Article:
Citation
Ahmad Tarmizi, Mohd Ariff and Ahmad Tarmizi, Rohani and Mokhtar, Mohd Zin
(2010)
Humanizing mathematics learning: secondary students beliefs on mathematics teachers' teaching efficacy.
Procedia  Social and Behavioral Sciences, 8.
pp. 532536.
ISSN 18770428
Abstract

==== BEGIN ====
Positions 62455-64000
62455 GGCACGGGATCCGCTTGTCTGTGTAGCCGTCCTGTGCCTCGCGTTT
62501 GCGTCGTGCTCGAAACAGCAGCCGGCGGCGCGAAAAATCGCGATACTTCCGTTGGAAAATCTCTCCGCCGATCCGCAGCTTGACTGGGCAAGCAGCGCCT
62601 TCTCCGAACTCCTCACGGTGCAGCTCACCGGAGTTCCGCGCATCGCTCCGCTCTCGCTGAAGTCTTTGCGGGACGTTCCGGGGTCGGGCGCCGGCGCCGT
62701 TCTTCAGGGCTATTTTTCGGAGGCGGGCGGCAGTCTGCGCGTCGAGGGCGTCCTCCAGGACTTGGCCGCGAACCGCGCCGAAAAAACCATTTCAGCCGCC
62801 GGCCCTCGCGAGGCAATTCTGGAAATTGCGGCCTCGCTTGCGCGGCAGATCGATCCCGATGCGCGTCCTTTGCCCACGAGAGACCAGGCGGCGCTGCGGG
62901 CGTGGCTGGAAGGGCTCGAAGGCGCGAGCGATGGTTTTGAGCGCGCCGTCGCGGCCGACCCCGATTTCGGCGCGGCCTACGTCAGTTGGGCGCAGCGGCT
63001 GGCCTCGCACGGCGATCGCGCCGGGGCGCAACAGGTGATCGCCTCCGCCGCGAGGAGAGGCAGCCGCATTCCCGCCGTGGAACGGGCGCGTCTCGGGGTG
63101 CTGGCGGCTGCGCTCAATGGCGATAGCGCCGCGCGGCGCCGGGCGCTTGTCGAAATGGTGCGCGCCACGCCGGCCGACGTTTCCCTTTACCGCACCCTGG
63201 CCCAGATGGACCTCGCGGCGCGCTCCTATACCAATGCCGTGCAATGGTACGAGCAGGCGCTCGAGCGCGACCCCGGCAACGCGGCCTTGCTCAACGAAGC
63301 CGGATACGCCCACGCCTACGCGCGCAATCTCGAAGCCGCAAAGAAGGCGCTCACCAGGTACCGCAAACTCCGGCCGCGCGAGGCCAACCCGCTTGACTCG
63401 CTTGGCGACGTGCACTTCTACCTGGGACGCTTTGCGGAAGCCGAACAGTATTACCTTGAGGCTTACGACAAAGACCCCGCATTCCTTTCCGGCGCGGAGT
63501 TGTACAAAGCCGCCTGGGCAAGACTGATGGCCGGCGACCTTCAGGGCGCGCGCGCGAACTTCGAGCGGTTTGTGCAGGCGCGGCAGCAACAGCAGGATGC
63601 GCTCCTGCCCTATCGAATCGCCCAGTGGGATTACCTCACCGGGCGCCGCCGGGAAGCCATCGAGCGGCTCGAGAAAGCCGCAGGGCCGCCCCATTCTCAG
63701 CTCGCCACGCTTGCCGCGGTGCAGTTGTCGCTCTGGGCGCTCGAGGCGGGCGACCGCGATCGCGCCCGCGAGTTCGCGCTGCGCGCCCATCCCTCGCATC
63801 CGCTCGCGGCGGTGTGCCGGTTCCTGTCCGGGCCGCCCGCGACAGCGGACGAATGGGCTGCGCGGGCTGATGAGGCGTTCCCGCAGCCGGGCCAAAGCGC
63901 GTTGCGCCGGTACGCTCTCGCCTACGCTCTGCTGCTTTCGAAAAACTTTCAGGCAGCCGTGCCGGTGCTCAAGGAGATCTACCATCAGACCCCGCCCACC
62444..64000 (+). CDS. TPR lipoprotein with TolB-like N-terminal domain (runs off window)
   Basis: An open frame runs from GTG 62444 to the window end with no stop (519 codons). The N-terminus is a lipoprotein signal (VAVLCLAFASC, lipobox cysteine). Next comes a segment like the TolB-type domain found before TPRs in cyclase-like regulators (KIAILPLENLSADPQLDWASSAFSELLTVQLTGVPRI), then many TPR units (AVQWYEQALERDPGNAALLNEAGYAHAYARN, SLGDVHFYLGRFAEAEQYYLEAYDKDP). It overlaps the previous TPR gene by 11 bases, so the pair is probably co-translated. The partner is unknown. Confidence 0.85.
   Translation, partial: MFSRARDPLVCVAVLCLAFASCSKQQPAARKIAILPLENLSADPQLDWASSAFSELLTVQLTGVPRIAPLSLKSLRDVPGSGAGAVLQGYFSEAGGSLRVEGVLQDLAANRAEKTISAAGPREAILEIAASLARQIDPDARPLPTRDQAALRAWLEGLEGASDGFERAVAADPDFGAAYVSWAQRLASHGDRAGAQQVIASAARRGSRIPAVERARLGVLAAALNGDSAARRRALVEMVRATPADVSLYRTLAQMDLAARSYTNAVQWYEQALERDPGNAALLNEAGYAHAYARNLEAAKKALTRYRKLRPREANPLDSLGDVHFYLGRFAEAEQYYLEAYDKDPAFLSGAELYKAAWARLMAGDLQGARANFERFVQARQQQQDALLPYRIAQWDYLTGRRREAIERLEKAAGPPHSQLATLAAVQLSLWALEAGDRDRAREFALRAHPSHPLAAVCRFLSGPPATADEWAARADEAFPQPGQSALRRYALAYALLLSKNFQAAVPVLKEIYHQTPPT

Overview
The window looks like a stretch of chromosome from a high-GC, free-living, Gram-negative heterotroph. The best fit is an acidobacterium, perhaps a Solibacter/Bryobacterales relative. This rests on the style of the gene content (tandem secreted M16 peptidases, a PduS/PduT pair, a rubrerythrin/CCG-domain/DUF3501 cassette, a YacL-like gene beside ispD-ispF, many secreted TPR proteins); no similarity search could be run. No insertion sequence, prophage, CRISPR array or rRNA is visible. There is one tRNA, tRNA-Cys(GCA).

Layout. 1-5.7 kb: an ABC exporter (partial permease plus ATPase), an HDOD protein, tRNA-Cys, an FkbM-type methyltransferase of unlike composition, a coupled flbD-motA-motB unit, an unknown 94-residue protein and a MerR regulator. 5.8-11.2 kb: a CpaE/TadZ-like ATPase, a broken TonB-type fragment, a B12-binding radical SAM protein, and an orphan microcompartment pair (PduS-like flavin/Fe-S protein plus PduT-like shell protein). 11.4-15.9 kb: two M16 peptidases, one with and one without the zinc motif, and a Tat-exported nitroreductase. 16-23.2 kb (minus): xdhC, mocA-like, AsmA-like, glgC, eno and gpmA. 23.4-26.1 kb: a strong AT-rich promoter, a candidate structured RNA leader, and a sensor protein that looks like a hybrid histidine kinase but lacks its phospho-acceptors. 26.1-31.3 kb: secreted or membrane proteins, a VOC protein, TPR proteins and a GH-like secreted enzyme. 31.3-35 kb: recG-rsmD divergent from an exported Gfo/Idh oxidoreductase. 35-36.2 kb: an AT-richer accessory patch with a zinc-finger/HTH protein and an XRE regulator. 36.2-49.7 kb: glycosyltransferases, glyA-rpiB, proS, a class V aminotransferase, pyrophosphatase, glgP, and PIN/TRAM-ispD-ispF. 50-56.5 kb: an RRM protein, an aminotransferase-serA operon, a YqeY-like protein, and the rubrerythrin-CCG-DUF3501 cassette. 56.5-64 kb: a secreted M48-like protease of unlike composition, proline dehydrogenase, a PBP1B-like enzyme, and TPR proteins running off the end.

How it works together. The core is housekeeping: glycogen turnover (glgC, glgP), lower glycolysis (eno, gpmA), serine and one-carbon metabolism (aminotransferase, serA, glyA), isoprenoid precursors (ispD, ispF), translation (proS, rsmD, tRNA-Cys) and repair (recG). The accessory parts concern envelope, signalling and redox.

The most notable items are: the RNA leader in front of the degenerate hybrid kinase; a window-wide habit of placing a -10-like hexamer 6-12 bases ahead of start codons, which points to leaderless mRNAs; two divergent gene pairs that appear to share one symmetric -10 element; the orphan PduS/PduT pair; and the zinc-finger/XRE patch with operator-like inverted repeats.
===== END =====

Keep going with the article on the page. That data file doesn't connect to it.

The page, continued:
The importance of teaching mathematics as an integrated subject is recognized everywhere, not withstanding in Malaysia. Educating the pupils mathematically is more difficult, challenging and complex than teaching them some mathematics. In most of the countries including Malaysia the mathematical culture adapted in schools has the following characteristics viz. curriculum of procedures, methods, skills, rules and algorithms which insist on ‘doing’ mathematics rather than ‘thinking’ mathematics. Issues such as quantum of mathematics content, completion of stipulated syllabus in the given rigid time, examinations, interests and cognitive level of the learners were not given due considerations. Teachers generalize the learners ability i.e., teacher plans the lesson, teaches the lesson aiming at the average generalized ability of the learner considering it as every student's ability. It is evident that Mathematics teaching is dominated by dehumanisation, depersonalisation and decontextualisation. Students many times confused why are they learning about algebra, trigonometry theoretical proofs of theorems. Teaching mathematics in school classrooms is not contextual hence the aims of mathematically inclined learners are not realized by the students. The purpose of this study is to investigate the extent of humanizing mathematics among secondary mathematics teachers based on student's perception of their teachers’ practices in the classroom, specifically their beliefs about the classroom context such as the role and functioning of the mathematics teacher in the classroom. The mean scores for students’ beliefs in their teachers’ role and functioning in the mathematics classroom were positive with high ratings on showing stepbystep procedures in solving mathematical problems. Students also showed positive beliefs on teachers’ role in making mathematics learning enjoyable, interesting, and making learning mathematics understandable, meaningful and a friendly atmosphere.
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